So going from there, I see "for score" versus "for survival" in arcade games (or games like Bayonetta, even, because Bayonetta certainly isn't an arcade-styled game) in a similar light: survival is where the aesthetics and mechanics tie closest together. You aren't fighting for a higher number to compare with out-of-world people, but instead overpowering a boss, the glimpse of a new stage, etc.

Of course, scoring mechanics absolutely can improve games and often do. If only those mechanics, like the harder difficulty levels of Bayonetta, could be more deeply connected to the game's aesthetic progression!
 

Cipher Peon

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Aug 19, 2013
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Agreed. While Bayonetta's plot is really cool on paper, the execution is absolutely horrible. Most non-action cutscenes are a confusing snore-fest. I think that's why gaffers seem to really love Nier: Automata. It's imbuing a P* game with the one thing they do horribly: competent storytelling.


I can see why this feels like a cop-out. Take Bayonetta again, for instance. In your first playthrough, you're constantly thrown into new environments with new enemies to fight. On top of that, you're periodically unlocking new weapons, moves, and equipment. It's simply too much to really internalize how to fight each enemy, use each weapon, etc. on the first go without duplicating the encounters multiple times, which is also not ideal. I'm honestly curious to hear what the alternative is.
I'm glad I'm being met halfway, I feel very strongly about this subject and am usually met with hostility :p

I'm not sure that there is an alternative, especially since there's a lot of people who really enjoy this style of gameplay. I think the best thing is to learn lessons from other games and see what works for those games and try to implement them.

On the subject of character action games, I enjoyed the often maligned DmC: Devil May Cry a ton. Putting aside the aesthetics and the story, both of which I was head over heels with, the game was very accessible, allowed for encounters to facilitate a variety of weapon usage from the start, and had a manageable difficulty. Being invested in DmC was easy because you could enjoy yourself without putting the time in to learn all of the system's mechanics and you were incentivized to dig deeper with additional difficulty modes that tested your expertise at the game. I loved that. Anybody could have fun.

As for bullet hells, I think there's a lot to learn from Undertale. While the bullet hell gameplay of Undertale is very simple to understand and doesn't throw many mechanics at you, the way it was implemented into characterization and the story was nothing short of brilliant. On TOP of that, Undertale's accessibility was wonderful, embracing skill levels and personality types of all shapes and sizes. Many people played Undertale for the character and stories, and others were able to realize how the bullet hell gameplay integrated with that and made for a better experience.

I don't think either game started only in your second playthrough, but had systems in place to tell you that you should keep trying and going at it. The fact that playing awfully in DmC still made you feel cool was a big factor in keeping me engaged and feeling positive. Even playing like a scrub earned you a "DIRTY" which is infinitely cooler and less demeaning than the Consolation Prize in Wonderful 101 or Stone Awards in Bayonetta, which honestly make you feel like shit and make you ask "why am I even playing". It goes a long way in terms of game feel and making you feel happy playing, which I think Platinum needs to work on their accessibility a lot.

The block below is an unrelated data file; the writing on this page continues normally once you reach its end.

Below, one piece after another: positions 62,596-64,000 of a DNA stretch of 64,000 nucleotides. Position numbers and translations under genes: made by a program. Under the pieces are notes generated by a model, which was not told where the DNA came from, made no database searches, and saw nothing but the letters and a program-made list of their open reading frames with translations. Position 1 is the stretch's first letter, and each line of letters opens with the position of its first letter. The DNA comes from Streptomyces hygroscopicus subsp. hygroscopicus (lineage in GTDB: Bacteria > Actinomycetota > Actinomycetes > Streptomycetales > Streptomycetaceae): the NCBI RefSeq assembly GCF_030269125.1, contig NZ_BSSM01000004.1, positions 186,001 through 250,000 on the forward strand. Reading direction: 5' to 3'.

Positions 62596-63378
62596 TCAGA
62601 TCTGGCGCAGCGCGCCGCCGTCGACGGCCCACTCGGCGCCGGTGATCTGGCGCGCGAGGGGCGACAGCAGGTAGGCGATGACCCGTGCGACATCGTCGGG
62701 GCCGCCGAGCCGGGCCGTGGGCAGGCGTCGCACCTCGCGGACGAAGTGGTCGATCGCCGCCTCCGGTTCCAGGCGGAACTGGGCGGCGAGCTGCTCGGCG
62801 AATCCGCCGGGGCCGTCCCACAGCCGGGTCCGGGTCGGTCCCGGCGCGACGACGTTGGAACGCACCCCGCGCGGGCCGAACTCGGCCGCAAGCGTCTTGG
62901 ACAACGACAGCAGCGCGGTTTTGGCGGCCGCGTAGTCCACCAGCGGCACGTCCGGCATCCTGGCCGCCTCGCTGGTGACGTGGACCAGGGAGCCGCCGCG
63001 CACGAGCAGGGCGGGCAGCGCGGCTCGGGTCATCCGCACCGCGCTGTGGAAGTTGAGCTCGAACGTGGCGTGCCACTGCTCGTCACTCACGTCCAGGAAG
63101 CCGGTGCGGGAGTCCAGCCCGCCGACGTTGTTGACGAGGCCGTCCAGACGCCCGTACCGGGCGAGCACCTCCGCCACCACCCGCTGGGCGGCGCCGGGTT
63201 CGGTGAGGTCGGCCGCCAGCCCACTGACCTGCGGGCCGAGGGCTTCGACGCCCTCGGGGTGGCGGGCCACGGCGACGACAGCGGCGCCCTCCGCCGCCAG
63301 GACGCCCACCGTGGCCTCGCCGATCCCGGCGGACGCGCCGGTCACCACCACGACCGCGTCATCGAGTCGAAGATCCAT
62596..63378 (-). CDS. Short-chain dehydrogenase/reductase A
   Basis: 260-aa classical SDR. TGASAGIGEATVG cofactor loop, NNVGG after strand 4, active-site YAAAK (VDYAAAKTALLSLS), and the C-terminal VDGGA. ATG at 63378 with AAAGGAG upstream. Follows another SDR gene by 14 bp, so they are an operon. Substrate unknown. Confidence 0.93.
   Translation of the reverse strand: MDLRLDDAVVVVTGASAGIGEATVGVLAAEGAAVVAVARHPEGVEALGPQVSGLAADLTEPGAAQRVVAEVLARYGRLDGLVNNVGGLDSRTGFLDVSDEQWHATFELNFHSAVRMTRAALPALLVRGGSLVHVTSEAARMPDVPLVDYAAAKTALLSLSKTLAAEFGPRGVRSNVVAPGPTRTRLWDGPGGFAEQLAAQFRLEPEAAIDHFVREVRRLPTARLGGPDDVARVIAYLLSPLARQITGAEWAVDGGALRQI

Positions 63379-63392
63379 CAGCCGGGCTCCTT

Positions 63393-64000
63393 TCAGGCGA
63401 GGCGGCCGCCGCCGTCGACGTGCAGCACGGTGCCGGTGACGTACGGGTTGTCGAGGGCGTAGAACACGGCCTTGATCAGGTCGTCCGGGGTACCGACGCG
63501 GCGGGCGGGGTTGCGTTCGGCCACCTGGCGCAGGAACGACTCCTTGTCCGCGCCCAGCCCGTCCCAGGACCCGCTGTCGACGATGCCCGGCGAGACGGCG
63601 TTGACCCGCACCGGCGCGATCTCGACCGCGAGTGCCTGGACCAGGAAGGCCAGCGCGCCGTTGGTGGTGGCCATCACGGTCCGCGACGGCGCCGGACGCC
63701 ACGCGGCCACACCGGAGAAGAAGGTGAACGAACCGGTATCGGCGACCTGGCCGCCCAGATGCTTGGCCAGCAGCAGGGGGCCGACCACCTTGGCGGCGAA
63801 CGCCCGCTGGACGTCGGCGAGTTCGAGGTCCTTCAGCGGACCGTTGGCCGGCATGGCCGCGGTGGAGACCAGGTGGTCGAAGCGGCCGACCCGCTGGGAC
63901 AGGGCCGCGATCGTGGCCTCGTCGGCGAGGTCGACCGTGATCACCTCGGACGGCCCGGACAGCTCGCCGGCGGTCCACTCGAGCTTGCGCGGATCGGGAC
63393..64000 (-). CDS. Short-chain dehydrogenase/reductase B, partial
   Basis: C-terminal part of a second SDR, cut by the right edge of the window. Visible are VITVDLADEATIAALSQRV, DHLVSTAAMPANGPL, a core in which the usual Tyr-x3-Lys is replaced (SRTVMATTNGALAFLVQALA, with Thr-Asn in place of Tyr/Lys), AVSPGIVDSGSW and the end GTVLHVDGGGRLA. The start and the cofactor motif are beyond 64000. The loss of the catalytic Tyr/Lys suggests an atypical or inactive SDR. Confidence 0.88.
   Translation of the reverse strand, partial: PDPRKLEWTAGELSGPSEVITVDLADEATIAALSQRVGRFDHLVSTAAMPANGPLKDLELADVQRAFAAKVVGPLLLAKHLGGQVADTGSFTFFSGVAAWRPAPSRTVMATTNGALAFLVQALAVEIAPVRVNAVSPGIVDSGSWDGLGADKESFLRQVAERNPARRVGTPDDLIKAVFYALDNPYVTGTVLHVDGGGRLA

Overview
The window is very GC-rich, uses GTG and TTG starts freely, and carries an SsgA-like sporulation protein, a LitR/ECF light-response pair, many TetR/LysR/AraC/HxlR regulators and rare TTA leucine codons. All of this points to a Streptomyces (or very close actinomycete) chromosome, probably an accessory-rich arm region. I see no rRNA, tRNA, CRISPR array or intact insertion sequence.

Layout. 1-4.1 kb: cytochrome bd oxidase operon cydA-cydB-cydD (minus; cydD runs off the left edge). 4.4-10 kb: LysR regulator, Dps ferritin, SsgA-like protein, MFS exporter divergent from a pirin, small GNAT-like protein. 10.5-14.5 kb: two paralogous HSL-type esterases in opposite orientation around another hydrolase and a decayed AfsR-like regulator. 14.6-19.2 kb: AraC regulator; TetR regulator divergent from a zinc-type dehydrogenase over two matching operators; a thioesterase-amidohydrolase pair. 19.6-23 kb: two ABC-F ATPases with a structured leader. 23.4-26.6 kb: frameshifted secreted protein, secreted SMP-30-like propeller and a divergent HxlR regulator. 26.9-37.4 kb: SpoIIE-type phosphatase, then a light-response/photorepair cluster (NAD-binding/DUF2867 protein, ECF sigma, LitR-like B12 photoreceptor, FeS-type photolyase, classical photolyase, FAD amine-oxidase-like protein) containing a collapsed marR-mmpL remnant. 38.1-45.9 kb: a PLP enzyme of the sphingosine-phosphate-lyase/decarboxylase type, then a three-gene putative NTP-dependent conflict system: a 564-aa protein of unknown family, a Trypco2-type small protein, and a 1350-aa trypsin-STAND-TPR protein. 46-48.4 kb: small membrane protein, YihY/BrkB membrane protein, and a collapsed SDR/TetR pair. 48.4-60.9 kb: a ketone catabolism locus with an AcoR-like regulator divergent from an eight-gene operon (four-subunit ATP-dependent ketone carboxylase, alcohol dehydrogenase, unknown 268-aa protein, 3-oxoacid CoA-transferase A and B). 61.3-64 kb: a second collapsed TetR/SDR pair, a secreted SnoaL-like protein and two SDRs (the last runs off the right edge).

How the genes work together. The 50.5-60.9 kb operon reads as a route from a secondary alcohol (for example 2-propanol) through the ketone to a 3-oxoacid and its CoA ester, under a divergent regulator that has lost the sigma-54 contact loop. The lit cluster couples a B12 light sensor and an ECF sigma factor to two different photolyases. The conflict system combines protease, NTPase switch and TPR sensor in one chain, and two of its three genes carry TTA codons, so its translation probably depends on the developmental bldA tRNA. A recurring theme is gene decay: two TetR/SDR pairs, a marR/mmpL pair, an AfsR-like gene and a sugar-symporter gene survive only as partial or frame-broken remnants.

I look forward to playing Nier: Automata a fair amount to see how they've addressed my common criticism towards their games. I hear they made progress, which is great!
 

Aske

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Regarding the "game starts after the first playthrough" thing: I've been vocal about this before, but in an ideal world it would be possible to do a singular playthrough of Bayonetta that hit all the heights offered by all the difficulty levels.
Devil May Cry 1 excels at this. I love progressive difficulty levels: don't just take away all my tools and start me at zero again; leave me kitted out and adjust the game to compensate. And ideally, let me unlock even more stuff to use on the next difficulty level. I always disliked God of War for not giving me thay New Game + style difficulty progression.
 

Weltall Zero

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Another example most players play in kuso- mode are the Arkham games. You can beat the game by mostly mashing, but good luck getting decent scores in challenge mode without knowing every nuance of the system front and back and being able to weave insane combos using every gadget.

Man, what a terrible opinion.

"Go is such a shitty game, it's not engaging at all! You just have those black and white pieces on a plain board, so bland and boring. It's the game's fault that I was not engaged the first time I played. Go should definitely learn from a game I've enjoyed from the start, Snakes and Ladders! It has all kinds of cool things going on in the board, plus when I play Snakes and Ladders even against excellent players, I have the same chance to win. This is so much cooler than Go where I always lose, which is so demeaning and makes me ask myself "why am I even playing?"".